Section: New Results

Efficient data management for hybrid and multi-site clouds

JetStream: enabling high-throughput live event streaming on multi-site clouds

Participants : Radu Tudoran, Alexandru Costan, Gabriel Antoniu.

Scientific and commercial applications operate nowadays on tens of cloud datacenters around the globe, following similar patterns: they aggregate monitoring or sensor data, assess the QoS or run global data mining queries based on inter-site event stream processing. Enabling fast data transfers across geographically distributed sites allows such applications to manage the continuous streams of events in real time and quickly react to changes. However, traditional event processing engines often consider data resources as second-class citizens and support access to data only as a side-effect of computation (i.e. they are not concerned by the transfer of events from their source to the processing site). This is an efficient approach as long as the processing is executed in a single cluster where nodes are interconnected by low latency networks. In a distributed environment, consisting of multiple datacenters, with orders of magnitude differences in capabilities and connected by a WAN, this will undoubtedly lead to significant latency and performance variations.

This is namely the challenge we addressed this year by proposing JetStream [15] , a high performance batch-based streaming middleware for efficient transfers of events between cloud datacenters. JetStream is able to self-adapt to the streaming conditions by modeling and monitoring a set of context parameters. It further aggregates the available bandwidth by enabling multi-route streaming across cloud sites, while at the same time optimizing resource utilization and increasing cost efficiency. The prototype was validated on tens of nodes from US and Europe datacenters of the Windows Azure cloud with synthetic benchmarks and a real-life application monitoring the ALICE experiment at CERN. The results show a 3× increase of the transfer rate using the adaptive multi-route streaming, compared to state of the art solutions.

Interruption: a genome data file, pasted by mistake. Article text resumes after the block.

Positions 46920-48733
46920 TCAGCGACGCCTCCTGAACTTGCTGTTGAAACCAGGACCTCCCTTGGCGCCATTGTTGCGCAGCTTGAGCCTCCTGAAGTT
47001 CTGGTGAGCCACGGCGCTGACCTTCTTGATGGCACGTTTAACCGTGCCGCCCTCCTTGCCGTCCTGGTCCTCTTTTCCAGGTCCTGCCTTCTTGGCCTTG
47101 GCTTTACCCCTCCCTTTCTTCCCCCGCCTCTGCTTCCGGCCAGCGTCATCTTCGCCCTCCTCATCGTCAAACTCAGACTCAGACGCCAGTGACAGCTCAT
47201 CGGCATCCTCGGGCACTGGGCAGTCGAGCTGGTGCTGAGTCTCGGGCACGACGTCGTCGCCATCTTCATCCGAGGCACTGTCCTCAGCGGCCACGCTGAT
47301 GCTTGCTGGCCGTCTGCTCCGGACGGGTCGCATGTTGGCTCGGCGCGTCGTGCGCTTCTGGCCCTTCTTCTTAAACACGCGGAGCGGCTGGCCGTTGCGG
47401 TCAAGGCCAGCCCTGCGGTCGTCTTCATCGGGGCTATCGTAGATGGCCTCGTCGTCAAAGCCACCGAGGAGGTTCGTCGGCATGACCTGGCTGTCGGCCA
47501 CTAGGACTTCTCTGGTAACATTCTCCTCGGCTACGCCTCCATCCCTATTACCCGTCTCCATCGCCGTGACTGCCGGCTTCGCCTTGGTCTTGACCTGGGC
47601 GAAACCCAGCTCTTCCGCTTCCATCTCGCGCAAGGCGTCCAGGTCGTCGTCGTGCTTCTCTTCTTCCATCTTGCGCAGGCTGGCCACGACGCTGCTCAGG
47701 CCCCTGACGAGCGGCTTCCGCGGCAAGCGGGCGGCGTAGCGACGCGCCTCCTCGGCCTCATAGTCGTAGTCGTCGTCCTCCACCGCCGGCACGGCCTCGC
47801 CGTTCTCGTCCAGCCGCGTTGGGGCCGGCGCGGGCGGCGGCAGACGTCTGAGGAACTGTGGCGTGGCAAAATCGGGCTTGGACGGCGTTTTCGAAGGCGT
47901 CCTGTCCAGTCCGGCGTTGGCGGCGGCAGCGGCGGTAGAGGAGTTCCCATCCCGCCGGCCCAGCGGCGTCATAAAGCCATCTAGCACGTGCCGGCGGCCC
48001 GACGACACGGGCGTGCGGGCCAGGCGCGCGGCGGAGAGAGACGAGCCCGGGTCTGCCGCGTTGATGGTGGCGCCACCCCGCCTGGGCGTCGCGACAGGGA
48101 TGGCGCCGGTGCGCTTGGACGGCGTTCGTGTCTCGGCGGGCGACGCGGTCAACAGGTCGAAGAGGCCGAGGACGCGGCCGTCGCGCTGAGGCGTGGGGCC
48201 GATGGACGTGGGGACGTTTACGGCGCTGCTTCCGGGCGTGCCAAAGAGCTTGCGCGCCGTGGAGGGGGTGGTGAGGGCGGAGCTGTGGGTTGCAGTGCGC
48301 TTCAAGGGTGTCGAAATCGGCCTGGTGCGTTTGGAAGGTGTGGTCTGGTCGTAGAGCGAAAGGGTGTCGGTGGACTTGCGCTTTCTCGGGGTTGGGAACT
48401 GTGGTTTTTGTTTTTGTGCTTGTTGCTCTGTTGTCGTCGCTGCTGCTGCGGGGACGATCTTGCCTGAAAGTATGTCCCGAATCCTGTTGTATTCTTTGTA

Multi-site metadata management for geographically distributed cloud workflows

Participants : Luis Eduardo Pineda Morales, Alexandru Costan, Gabriel Antoniu.

With their globally distributed datacenters, clouds now provide an opportunity to run complex large-scale applications on dynamically provisioned, networked and federated infrastructures. However, there is a lack of tools supporting data-intensive applications (e.g. scientific workflows) on virtualized IaaS or PaaS systems across geographically distributed sites. As a relevant example, data-intensive scientific workflows struggle in leveraging such distributed cloud platforms. For instance, scientific workflows which handle many small files can easily saturate state-of-the-art distributed filesystems based on centralized metadata servers (e.g., HDFS, PVFS).

In [22] , we explore several alternative design strategies to efficiently support the execution of existing workflow engines across multi-site clouds, by reducing the cost of metadata operations. These strategies leverage workflow semantics in a 2-level metadata partitioning hierarchy that combines distribution and replication. The system was validated on the Microsoft Azure cloud across 4 EU and US datacenters. The experiments were conducted on 128 nodes using synthetic benchmarks and real-life applications. We observe as much as 28% gain in execution time for a parallel, geo-distributed real-world application (Montage) and up to 50% for a metadata-intensive synthetic benchmark, compared to a baseline centralized configuration.

Understanding the performance of Big Data platforms in hybrid and multi-site clouds

Participants : Roxana-Ioana Roman, Ovidiu-Cristian Marcu, Alexandru Costan, Gabriel Antoniu.

Recently, hybrid multi-site big data analytics (that combines on-premise with off-premise resources) has gained increasing popularity as a tool to process large amounts of data on-demand, without additional capital investment to increase the size of a single datacenter. However, making the most out of hybrid setups for big data analytics is challenging because on-premise resources can communicate with off-premise resources at significantly lower throughput and higher latency. Understanding the impact of this aspect is not trivial, especially in the context of modern big data analytics frameworks that introduce complex communication patterns and are optimized to overlap communication with computation in order to hide data transfer latencies. This year we started to work on a study that aims to identify and explain this impact in relationship to the known behavior on a single cloud.

A first step towards this goal consisted of analysing a representative big data workload on a hybrid Spark setup [24] . Unlike previous experience that emphasized low end-impact of network communications in Spark, we found significant overhead in the shuffle phase when the bandwidth between the on-premise and off-premise resources is sufficiently small. We plan to continue this study by investigating additional parameters at a finer grain and adding new platforms, like Apache Flink.